Franz Liszt (1811-1886) was one of the most important of the first generation of Romantic composers. He was noted for his solo piano compositions, among the most brilliant ever, and as one of the leading exponents of program music and the symphonic poem. He was the leading piano virtuoso of his time, and his fame as a performer has lead some to describe him as the 19th century equivalent of a rock star.
In sports, Jimmie Foxx (1907-1967), a Baseball Hall of Famer, was the second player in baseball history to hit over 500 career home runs (after Babe Ruth). Ichiro Suzuki, who celebrates his 43rd, was one of the first Japanese stars to move to the US, becoming a ten-time All-Star while with the Seattle Mariners. Robinson Canó, who turns 34, is a seven-time All Star, currently with the Mariners after nearly a decade with the New York Yankees. Skater Brian Boitano, who celebrates his 53rd, is remembered for winning the “Battle of the Brians” at the 1988 Winter Olympics, earning the gold medal ahead of Canada’s Brian Orser.
Annette Funicello (1942-2013) first became famous as one of the original Mousketeers, and then starred opposite Frankie Avalon in several of the “Beach party” films of the 1960s. Curly Howard (1903-1952) was one of the Three Stooges from 1934-1946, when a stroke forced him to retire from acting. Constance Bennett (1904-1965) was never as big a star as her sister Joan, but had significant starring roles in films like What Price Hollywood? and Topper. Journalist John Reed (1887-1920) became famous for his first-hand account of the Bolshevik Revolution in Russia, Ten Days that Shook the World. He was played by Warren Beatty in the 1981 movie Reds.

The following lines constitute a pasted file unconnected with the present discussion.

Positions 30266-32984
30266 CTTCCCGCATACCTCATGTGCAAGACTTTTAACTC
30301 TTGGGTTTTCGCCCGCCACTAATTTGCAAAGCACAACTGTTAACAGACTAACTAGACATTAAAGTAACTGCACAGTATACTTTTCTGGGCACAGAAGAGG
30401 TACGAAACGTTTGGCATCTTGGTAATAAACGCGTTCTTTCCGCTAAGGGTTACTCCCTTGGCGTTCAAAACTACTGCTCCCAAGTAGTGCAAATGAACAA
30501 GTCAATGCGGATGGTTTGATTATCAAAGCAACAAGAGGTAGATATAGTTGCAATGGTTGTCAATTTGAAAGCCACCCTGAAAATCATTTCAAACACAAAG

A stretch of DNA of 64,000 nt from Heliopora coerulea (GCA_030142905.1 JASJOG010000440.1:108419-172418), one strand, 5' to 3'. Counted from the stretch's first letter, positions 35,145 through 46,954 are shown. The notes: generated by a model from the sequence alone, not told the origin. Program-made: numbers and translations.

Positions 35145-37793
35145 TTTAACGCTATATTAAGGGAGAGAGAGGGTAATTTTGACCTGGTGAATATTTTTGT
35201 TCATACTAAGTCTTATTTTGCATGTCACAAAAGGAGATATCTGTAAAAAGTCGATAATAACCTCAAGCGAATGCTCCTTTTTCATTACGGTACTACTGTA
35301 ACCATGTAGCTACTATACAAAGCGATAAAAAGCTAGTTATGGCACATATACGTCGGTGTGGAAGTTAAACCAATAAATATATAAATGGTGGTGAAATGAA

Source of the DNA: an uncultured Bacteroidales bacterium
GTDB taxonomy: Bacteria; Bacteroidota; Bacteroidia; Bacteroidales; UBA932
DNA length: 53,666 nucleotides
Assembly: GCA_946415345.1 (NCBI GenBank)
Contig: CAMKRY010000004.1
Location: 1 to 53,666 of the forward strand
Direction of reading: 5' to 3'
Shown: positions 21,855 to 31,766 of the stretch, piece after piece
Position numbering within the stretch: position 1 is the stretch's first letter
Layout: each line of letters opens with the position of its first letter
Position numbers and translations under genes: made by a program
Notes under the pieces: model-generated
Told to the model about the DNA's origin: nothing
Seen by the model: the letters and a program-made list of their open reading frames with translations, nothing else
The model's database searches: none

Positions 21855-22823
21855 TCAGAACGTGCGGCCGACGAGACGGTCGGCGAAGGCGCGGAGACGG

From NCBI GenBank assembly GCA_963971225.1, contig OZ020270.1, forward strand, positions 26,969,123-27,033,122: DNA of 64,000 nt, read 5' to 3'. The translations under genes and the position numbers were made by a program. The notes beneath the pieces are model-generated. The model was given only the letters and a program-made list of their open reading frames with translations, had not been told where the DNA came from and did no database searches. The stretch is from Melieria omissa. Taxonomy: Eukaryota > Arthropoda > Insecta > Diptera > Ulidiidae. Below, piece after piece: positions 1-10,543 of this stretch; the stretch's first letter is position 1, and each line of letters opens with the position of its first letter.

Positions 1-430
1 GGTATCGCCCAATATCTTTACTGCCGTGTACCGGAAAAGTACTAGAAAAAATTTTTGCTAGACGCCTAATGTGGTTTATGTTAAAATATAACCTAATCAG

Joan Fontaine (1917-2013; given name Joan de Havilland) was a major star of the 1940s and early ’50s. She was a three-time Best Actress nominee, winning for Alfred Hitchcock’s Suspicion in 1941. She was also known for her often tempestuous relationship with her older sister Olivia de Havilland, also an Oscar-winning actress. Sarah Bernhardt (1844-1923), known as “The Divine Sarah,” was one of the most famous stage actresses of all time. French by birth, she made her reputation in the works of French dramatists like Racine, Moliere and others. She later took on several Shakespearean roles, including Cordelia in King Lear, Lady Macbeth, and, in a controversial performance, Hamlet.
If today is your birthday, congratulations on sharing your big day with these notable names. Birthday wishes to everyone celebrating a big day today. Come back tomorrow for more celebrity birthdays.
Posted on October 22, 2016, in Celebrity Birthdays and tagged Annette Funicello, Bill Condon, Catherine Deneuve, Christopher Lloyd, Curly Howard, Derek Jacobi, Franz Liszt, Jeff Goldblum, Joan Fontaine, Saffron Burrows, Sarah Bernhardt, Spike Jonze. Bookmark the permalink. 22 Comments.